It's hard to believe we're only two days away. I've been thinking about this symposium since the summer of 2000 when I pulled Laurel Gasque over in the hallways at Regent College and said, "Laurel, I've got this idea for a conference that would bring together artists, pastors, educators and theologians." That was the original idea. She said, "Great. I hope you do it."
And here we are, I'm doing it, and it's so much harder than anything I ever imagined back then. We're ooching toward the 600 mark when we start including the day-rate goers in the mix. It's frightening, really. But it's happening.
It's the eeriest feeling. I was standing outside Hope Chapel this morning, during the service, talking to Melinda Peinado. Off to the side was a cluster of three older women. They kept looking at me. Then one of them walked over to me and said, "Hi, I'm Kevin Delahunty's mother." "Oh my! It's so nice to meet you. I knew Kevin back in the mid '90s. I was just getting started with this whole arts pastor business." "Yes," she said, "and I'm here for your symposium." Oh wow. This funny feeling started wobbling around in my heart.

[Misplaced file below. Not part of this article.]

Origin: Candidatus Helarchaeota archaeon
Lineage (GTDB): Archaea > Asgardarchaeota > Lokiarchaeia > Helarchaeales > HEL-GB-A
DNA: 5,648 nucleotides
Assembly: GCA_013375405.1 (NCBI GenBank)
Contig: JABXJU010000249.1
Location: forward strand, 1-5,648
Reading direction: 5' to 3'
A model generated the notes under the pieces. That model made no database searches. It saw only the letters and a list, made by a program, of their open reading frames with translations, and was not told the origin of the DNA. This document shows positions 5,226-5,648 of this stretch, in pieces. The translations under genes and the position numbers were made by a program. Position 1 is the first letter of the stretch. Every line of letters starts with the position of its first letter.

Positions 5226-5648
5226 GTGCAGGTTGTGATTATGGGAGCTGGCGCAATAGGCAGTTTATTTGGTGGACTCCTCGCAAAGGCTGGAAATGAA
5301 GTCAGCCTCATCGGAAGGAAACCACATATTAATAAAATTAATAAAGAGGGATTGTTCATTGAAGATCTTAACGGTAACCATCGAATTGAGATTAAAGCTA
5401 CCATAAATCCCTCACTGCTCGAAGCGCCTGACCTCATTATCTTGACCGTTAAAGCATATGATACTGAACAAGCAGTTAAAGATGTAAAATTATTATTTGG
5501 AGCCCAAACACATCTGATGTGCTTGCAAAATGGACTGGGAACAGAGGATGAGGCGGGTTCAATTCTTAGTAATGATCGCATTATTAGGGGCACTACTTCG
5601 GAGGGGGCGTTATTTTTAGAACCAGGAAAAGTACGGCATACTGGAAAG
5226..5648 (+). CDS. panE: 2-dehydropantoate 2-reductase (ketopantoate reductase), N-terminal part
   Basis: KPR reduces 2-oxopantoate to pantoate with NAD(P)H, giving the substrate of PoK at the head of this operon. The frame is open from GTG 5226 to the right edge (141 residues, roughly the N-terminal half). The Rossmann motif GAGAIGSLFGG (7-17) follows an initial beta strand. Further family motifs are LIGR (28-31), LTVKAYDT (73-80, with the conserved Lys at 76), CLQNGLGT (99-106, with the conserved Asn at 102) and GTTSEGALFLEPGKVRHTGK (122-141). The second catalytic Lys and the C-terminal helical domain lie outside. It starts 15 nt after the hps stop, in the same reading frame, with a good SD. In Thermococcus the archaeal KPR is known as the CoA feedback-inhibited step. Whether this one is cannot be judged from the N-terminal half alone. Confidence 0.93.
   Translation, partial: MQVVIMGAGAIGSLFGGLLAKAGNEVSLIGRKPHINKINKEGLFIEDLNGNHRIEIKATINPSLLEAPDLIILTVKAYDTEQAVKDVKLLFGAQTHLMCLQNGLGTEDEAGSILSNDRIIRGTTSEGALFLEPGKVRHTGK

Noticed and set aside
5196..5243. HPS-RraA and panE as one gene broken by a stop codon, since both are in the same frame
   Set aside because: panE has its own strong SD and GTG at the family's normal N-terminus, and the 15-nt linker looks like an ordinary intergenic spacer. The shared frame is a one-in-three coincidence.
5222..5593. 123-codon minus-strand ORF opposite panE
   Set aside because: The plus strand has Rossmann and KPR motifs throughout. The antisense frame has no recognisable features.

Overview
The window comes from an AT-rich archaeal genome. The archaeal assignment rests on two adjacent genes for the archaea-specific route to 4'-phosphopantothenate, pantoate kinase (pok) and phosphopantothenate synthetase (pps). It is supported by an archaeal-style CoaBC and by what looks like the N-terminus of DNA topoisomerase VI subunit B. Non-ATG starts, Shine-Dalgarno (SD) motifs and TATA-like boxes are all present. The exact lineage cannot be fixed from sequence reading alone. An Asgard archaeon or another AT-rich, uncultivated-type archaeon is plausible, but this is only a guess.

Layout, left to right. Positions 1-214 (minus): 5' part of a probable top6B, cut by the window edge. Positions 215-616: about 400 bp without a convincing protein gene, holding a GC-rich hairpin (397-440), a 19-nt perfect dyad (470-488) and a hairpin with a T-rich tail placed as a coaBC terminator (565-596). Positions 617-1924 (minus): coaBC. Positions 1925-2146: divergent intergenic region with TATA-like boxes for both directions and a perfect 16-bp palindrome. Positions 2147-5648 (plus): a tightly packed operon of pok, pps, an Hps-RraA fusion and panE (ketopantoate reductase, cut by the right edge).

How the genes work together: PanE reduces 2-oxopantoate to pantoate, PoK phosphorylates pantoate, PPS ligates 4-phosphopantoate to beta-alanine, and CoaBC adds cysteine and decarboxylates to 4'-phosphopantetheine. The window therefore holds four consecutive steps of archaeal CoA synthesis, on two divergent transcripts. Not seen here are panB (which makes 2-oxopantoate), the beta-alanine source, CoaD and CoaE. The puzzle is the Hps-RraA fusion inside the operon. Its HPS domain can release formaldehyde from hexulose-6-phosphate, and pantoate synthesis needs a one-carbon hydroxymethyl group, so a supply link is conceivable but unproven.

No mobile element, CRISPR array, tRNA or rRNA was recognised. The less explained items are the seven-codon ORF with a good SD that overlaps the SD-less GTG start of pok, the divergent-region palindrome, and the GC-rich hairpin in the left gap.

"Do you know what it means that you're standing in front of me?" I asked her. "No," she said with a bemused look. "It means I really have to do this symposium thing after all. Oh shoot!"
Folks at this moment are driving from Georgia, Mississippi, Colorado and around Texas. Barbara Nicolosi flew in this afternoon. The rest of the gang and hundreds of others descend upon Austin tomorrow.
It's 72 degrees in Austin tonight, 81% humidity. The skies are clear. I'm not done writing my talk on the dangers of artistic activity in the church. I'm beat.
And I've never done anything like this before.